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Fig. 4 Schematic illustration for preparation of biotitania-coated inorganic nanotubes using silicatein.55

The development and availability of recombinant silicatein opens new possibilities for biomaterial and medical applications. Tissue culture plates modified with silicatein-mediated deposition of silica enhanced the activity of bone-mineralizing cells.59 Glu-tag-immobilized recombinant silicateins catalyzed the synthesis of biosilica coatings from sodium metasilicate on both synthetic hydroxyapatite nanofibrils and dental hydroxyapatite.60 This technology indicates that Glu-tagged silicateins have considerable biomedical potential with regenerative and prophylactic implementations.

Based on the essential participation of specific Ser and His residues in silicatein's catalytic active site, a synthetic mimic that provides both catalysis and the surface determinants necessary to structurally direct heterogeneous nucleation by condensation was developed. Kisailus et al.61 prepared gold nanoparticles separately functionalized with hydroxy (nucleophilic) and imidazole (hydrogen bonding) groups. The catalytic activity of silicatein was mimicked by a mixture of two gold nanoparticle types. When the two gold nanoparticles were mixed with TEOS at room temperature and neutral pH, silica production was observed. Subsequently, using lithographically patterned PDMS stamps, bifunctional self-assembled monolayer surfaces were fabricated with hydroxy- and imidazole-functionalized alkane thiols on gold substrates.20 The interface between chemically distinct self-assembled monolayer domains provided the necessary juxtaposition of nucleophilic (hydroxyl) and hydrogen-bonding (imidazole) agents to catalyze the hydrolysis of a Ga2O3 precursor and template the condensed product to form GaOOH and the defect spinel γ-Ga2O3 (Fig. 5). Using this approach, the production of patterned substrates for catalytic synthesis and templating of semiconductors for device applications can be envisioned. Silicateins inspired Adamson et al.62 to synthesize a catalytically active block copolymer poly(2-vinylpyridine-b-1,2-butadiene) functionalized by the introduction of hydroxyl groups at butadiene, which showed the catalytic action of the polymer on TEOS under neutral pH and ambient temperature conditions. Lee et al.63 demonstrated that the dipeptide His–Ser, mimicking the catalytic structure of silicatein, was used as an additive in the Ga(NO3)3 solution to form spindle-shaped GaOOH crystals, while only irregularly shaped aggregates of amorphous Ga(OH)3 were obtained in the absence of the dipeptide. This study suggests that a designed peptide with an active functionality can be further exploited to produce inorganic compounds with controlled nucleation and growth.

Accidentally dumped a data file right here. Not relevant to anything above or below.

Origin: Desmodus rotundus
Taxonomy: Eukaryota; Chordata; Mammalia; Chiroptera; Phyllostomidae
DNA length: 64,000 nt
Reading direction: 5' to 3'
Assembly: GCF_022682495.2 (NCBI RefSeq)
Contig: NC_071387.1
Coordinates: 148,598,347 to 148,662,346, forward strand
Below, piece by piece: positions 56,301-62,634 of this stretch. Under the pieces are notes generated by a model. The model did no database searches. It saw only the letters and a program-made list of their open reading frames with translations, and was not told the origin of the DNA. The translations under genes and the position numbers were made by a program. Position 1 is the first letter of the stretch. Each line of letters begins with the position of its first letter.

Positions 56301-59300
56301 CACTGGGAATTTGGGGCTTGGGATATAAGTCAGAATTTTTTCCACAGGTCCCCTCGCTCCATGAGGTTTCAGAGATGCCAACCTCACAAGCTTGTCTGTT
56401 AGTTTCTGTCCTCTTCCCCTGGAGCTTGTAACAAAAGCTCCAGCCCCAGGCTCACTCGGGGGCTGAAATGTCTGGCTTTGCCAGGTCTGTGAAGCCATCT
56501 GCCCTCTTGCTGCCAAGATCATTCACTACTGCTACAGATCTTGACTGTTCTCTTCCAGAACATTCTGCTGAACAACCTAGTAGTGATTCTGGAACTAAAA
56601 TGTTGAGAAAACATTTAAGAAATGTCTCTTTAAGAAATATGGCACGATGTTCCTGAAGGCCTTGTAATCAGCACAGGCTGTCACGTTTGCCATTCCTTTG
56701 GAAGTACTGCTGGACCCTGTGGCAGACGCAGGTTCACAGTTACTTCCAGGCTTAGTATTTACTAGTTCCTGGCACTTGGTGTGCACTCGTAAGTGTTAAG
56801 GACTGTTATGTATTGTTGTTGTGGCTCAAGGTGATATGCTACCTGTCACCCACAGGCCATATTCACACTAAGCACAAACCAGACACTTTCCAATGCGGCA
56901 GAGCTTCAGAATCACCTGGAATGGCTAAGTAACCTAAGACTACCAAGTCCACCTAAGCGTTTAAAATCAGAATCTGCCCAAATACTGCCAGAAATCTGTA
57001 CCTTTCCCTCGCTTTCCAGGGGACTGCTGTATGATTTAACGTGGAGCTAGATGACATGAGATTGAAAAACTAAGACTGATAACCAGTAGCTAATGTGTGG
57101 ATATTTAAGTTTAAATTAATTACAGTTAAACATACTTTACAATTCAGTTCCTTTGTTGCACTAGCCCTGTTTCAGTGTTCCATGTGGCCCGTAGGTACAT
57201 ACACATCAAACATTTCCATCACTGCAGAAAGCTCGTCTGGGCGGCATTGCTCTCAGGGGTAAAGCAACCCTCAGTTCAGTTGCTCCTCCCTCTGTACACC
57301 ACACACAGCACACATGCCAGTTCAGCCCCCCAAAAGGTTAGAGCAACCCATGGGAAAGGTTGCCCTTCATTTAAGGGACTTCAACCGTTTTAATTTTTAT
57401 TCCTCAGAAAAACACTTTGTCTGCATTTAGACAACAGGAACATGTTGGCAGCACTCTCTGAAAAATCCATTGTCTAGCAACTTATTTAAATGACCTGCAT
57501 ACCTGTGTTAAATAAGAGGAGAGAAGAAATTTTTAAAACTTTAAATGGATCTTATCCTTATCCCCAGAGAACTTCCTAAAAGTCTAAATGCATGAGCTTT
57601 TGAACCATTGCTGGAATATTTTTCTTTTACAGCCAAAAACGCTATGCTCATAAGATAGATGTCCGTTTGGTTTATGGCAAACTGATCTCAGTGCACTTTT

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Fig. 5 (A) Schematic representation of self-assembled monolayer domains providing the necessary juxtaposition of hydroxyl and imidazole moieties to catalyze the hydrolysis of the gallium oxide precursor and template the condensed product to form GaOOH and γ-Ga2O3. (B) SEM image of GaOOH and γ-Ga2O3 formed on a self-assembled monolayer surface. Reproduced with permission from ref. 20. Copyright 2005 National Academy of Sciences.

Iron oxide biomineralization and applications

Learning the essence of magnetite biomineralization in bacteria

Magnetic particles are currently important materials in bio-industries.64–66 They are widely used in medical and diagnostic applications such as magnetic resonance imaging, cell separation, environmental inspections, drug delivery, and hyperthermia.64,67 The major advantage of magnetic particles in such applications is that they can be easily manipulated by a magnetic force. Magnetic particles enable rapid and easy separation of target molecules bound to the magnetic particles from reaction mixtures. This technology is beneficial for use in fully automated systems, providing minimal manual labor and superior reproducibility.64